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18 February 2014
Review: BY THE PRICKING OF MY THUMBS, Agatha Christie
First published 1968
This version published for Kindle (Amazon) 2010
Synopsis (Agatha Christie site)
‘By the pricking of my thumbs Something wicked this way comes.’ When Tommy and Tuppence visit an elderly aunt in her gothic nursing home, they think nothing of her mistrust of the doctors; after all, Ada is a very difficult old lady. But when Mrs. Lockett mentions a poisoned mushroom stew, and Mrs. Lancaster talks about ‘something behind the fireplace’, Tommy and Tuppence find themselves caught in an unexpected adventure involving a strange inheritance, a mysterious house, black magic, and a missing tombstone.
This is Tommy and Tuppence Beresford's last "outing". Tommy has worked in "intelligence" all of his life, Tuppence has raised a family, and now they are retired. Tommy still gives lectures and consults in the intelligence field, and is about to go off to a conference for a few days, leaving Tuppence at a loose end.
The story begins when they visit Tommy's Aunt Ada in a geriatric nursing home and Tuppence, rejected by Aunt Ad! Spends her time with a Mrs Lancaster who makes a strange reference to a child in the chimney. Mrs Lancaster subsequently disappears, Aunt Ada dies, and Tuppence is not satisfied with explanations of where Mrs Lancaster has gone. And so the case begins. Tommy returns home from his conference to find that Tuppence has gone off sleuthing and has disappeared.
What I find interesting about these later Christie novels is how she has returned to each of her major characters and updated what has happened to them. (Although in the case of both Miss Marple and Hercule Poirot these novels were written well ahead of when they were needed.)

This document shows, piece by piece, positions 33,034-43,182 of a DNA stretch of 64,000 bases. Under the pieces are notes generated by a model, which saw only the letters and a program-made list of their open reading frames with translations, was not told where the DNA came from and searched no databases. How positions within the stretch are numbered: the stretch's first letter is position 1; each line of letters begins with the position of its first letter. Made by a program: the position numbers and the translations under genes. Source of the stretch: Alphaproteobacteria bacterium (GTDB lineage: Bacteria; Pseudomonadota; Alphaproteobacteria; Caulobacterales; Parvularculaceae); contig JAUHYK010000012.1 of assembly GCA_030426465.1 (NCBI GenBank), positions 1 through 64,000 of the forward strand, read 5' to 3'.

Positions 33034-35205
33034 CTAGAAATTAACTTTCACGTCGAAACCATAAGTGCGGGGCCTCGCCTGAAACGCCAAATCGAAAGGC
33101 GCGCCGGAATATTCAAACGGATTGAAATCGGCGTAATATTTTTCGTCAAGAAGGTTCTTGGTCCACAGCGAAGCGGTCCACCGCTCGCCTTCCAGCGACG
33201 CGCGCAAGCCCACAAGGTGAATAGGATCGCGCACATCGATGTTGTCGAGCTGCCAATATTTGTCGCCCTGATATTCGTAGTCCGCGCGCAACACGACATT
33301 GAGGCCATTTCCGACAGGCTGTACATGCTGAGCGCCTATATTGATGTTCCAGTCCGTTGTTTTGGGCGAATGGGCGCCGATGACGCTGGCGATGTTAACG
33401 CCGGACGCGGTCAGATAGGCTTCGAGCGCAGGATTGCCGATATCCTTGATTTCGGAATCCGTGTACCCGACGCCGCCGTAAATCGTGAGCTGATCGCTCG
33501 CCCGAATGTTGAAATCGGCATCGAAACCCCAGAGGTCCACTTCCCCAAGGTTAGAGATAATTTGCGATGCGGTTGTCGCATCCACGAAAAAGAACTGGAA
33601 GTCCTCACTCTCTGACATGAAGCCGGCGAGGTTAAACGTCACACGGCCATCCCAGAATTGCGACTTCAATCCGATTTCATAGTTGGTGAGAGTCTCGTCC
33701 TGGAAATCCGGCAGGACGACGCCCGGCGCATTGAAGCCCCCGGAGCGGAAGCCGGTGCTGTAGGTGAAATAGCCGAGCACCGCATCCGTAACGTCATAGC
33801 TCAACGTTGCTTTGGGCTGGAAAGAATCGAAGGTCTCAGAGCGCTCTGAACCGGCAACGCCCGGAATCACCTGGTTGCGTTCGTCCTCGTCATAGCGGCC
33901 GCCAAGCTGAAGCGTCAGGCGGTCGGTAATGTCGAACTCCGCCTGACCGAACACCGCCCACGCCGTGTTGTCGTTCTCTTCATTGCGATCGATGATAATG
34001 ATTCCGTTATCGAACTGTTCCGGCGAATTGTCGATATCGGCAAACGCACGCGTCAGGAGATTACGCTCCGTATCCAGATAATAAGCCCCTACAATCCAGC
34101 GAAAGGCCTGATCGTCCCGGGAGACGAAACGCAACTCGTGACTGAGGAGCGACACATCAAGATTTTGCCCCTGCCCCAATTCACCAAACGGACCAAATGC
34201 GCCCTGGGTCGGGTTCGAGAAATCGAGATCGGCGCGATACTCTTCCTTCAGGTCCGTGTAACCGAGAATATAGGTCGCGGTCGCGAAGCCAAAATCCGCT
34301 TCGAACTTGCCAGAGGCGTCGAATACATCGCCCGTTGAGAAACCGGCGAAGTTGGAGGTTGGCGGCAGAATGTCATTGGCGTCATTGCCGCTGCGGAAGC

Unlike Jane Marple and Hercule Poirot though, the Beresfords have aged in "real" time. While the Secret Service became Tommy's career, Tuppence has only been allowed "out of the house", so to speak, occasionally, apart from some active service in intelligence in World War II, and here you get a sense of wasted talent. A bit of feminism from Christie?
Another of the quirky things about this novel is that Christie seems to be exploring the nature of senility and dementia. For example some of the residents of Sunny Ridge where Aunt Ada lives are downright cranky at times, and many get their memories muddled up, and some even believe at times they are someone famous. At other times they clearly remember events from decades before, and recognize faces from the past.
What creates a serial killer? You could say that the last few pages of the novel focus on that issue.
An elderly woman believes that she has been chosen, but that at the same time she is suffering retribution.
"What I'd done was murder, wasn't it, and you can only atone for murder with other murders, because the other murders wouldn't really be murders, they would be sacrifices."
At the end of the novel Tommy tells Tuppence "Don't ever do it again." and she agrees. "I'm too old."
This indeed is their swan song.
I've been looking for signs that Christie's own mental powers were diminishing at this stage of her life, and I've come away feeling that she still had a lot to say. True, this is an unlikely tale, an escapist cozy, but I found it impressive.
My rating: 4.5
I've read this for the Agatha Christie Reading Challenge.